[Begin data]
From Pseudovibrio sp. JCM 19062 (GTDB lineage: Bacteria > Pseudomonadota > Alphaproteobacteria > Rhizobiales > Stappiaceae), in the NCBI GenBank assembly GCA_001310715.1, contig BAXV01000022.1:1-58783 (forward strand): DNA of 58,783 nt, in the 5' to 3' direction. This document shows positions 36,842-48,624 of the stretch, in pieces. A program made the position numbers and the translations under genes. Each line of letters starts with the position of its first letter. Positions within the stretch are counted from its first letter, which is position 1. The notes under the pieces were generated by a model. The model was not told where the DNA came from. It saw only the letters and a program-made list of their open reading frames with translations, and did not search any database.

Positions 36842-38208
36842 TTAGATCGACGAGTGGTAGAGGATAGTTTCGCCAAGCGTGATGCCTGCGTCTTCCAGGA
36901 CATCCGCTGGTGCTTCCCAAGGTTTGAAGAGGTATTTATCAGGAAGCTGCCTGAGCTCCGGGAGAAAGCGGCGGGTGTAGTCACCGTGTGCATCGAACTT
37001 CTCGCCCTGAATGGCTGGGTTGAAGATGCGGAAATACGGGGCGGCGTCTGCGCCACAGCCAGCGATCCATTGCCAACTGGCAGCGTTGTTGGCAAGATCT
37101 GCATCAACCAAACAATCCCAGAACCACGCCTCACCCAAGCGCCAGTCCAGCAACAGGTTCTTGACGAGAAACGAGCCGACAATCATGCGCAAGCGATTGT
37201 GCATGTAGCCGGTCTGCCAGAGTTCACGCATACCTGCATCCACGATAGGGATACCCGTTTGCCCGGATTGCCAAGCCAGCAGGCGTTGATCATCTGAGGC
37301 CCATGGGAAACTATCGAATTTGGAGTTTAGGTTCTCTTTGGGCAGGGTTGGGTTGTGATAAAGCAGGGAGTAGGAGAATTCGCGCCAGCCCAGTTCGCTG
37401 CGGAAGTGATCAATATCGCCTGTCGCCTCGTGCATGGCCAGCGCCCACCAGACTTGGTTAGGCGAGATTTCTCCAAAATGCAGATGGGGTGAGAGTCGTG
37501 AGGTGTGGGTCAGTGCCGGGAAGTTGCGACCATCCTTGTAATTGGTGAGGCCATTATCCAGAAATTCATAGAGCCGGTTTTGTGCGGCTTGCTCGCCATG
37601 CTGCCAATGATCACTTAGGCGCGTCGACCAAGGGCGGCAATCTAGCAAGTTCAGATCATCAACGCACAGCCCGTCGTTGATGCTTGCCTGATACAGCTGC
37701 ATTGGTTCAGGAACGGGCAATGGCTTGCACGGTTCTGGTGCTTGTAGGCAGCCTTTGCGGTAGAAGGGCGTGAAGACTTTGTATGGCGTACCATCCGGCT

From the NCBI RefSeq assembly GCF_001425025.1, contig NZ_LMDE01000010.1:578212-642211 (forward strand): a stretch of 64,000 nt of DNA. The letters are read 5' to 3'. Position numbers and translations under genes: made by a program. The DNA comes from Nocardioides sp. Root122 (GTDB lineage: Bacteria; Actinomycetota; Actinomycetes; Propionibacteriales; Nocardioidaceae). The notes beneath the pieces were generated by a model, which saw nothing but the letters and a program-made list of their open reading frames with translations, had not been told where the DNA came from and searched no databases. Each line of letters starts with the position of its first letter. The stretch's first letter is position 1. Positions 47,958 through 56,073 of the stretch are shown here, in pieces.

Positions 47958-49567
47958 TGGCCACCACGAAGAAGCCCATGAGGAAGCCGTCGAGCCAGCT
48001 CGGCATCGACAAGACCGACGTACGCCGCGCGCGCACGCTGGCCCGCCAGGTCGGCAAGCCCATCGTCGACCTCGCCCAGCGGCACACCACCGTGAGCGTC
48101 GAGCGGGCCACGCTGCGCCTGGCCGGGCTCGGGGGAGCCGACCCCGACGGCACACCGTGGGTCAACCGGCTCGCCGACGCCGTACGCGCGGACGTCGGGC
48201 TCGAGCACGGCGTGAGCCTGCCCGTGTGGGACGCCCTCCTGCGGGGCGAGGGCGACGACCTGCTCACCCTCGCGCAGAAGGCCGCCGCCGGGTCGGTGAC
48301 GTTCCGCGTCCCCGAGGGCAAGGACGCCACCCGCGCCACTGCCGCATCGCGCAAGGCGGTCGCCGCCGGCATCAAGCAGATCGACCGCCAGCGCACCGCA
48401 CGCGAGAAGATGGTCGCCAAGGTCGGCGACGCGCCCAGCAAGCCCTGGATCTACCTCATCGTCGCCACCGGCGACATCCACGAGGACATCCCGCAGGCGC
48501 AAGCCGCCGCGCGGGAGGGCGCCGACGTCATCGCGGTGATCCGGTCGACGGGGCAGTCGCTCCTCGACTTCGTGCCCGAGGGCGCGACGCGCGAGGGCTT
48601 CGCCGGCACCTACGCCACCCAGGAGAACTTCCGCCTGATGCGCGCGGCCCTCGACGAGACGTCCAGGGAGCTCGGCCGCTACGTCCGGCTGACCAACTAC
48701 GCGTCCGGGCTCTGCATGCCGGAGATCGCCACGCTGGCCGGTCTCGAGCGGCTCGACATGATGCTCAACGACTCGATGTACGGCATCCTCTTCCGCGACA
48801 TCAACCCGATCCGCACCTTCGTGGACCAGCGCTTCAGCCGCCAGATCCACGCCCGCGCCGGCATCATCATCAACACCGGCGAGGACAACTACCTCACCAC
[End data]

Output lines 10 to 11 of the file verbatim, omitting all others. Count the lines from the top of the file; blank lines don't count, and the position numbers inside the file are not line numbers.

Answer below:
37501 AGGTGTGGGTCAGTGCCGGGAAGTTGCGACCATCCTTGTAATTGGTGAGGCCATTATCCAGAAATTCATAGAGCCGGTTTTGTGCGGCTTGCTCGCCATG
37601 CTGCCAATGATCACTTAGGCGCGTCGACCAAGGGCGGCAATCTAGCAAGTTCAGATCATCAACGCACAGCCCGTCGTTGATGCTTGCCTGATACAGCTGC